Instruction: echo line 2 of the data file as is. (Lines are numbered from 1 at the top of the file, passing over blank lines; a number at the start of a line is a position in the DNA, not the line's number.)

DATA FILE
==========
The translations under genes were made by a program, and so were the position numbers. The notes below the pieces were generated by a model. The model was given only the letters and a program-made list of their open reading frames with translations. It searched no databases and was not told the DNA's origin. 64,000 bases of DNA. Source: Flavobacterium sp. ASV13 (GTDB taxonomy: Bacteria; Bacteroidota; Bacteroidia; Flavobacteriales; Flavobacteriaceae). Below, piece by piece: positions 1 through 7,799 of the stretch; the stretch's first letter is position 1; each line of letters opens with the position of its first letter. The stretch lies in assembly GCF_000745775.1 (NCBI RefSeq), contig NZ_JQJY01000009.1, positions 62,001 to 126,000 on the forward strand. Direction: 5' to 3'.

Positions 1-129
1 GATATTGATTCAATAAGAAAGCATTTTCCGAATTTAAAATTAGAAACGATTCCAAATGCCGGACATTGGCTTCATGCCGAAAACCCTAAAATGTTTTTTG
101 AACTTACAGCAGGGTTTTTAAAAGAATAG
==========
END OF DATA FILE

Positions 1-129